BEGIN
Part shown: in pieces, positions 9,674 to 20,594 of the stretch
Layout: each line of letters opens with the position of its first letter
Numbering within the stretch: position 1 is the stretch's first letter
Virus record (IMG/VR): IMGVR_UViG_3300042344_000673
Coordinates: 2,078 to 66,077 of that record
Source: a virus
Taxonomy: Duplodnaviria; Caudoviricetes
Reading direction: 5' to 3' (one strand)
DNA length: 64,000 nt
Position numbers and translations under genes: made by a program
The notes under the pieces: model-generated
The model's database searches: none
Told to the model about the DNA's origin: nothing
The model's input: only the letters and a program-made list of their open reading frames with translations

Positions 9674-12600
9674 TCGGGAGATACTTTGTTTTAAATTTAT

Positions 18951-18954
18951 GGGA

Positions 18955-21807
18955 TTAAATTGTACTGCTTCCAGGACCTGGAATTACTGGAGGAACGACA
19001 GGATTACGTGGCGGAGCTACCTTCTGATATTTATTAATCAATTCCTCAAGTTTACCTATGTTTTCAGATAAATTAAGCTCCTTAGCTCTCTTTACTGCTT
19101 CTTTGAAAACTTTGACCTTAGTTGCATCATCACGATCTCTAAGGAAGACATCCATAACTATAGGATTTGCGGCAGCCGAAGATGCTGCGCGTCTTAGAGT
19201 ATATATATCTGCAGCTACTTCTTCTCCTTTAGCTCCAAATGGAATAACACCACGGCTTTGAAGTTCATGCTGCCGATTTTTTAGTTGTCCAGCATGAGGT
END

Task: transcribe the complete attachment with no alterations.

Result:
Part shown: in pieces, positions 9,674 to 20,594 of the stretch
Layout: each line of letters opens with the position of its first letter
Numbering within the stretch: position 1 is the stretch's first letter
Virus record (IMG/VR): IMGVR_UViG_3300042344_000673
Coordinates: 2,078 to 66,077 of that record
Source: a virus
Taxonomy: Duplodnaviria; Caudoviricetes
Reading direction: 5' to 3' (one strand)
DNA length: 64,000 nt
Position numbers and translations under genes: made by a program
The notes under the pieces: model-generated
The model's database searches: none
Told to the model about the DNA's origin: nothing
The model's input: only the letters and a program-made list of their open reading frames with translations

Positions 9674-12600
9674 TCGGGAGATACTTTGTTTTAAATTTAT

Positions 18951-18954
18951 GGGA

Positions 18955-21807
18955 TTAAATTGTACTGCTTCCAGGACCTGGAATTACTGGAGGAACGACA
19001 GGATTACGTGGCGGAGCTACCTTCTGATATTTATTAATCAATTCCTCAAGTTTACCTATGTTTTCAGATAAATTAAGCTCCTTAGCTCTCTTTACTGCTT
19101 CTTTGAAAACTTTGACCTTAGTTGCATCATCACGATCTCTAAGGAAGACATCCATAACTATAGGATTTGCGGCAGCCGAAGATGCTGCGCGTCTTAGAGT
19201 ATATATATCTGCAGCTACTTCTTCTCCTTTAGCTCCAAATGGAATAACACCACGGCTTTGAAGTTCATGCTGCCGATTTTTTAGTTGTCCAGCATGAGGT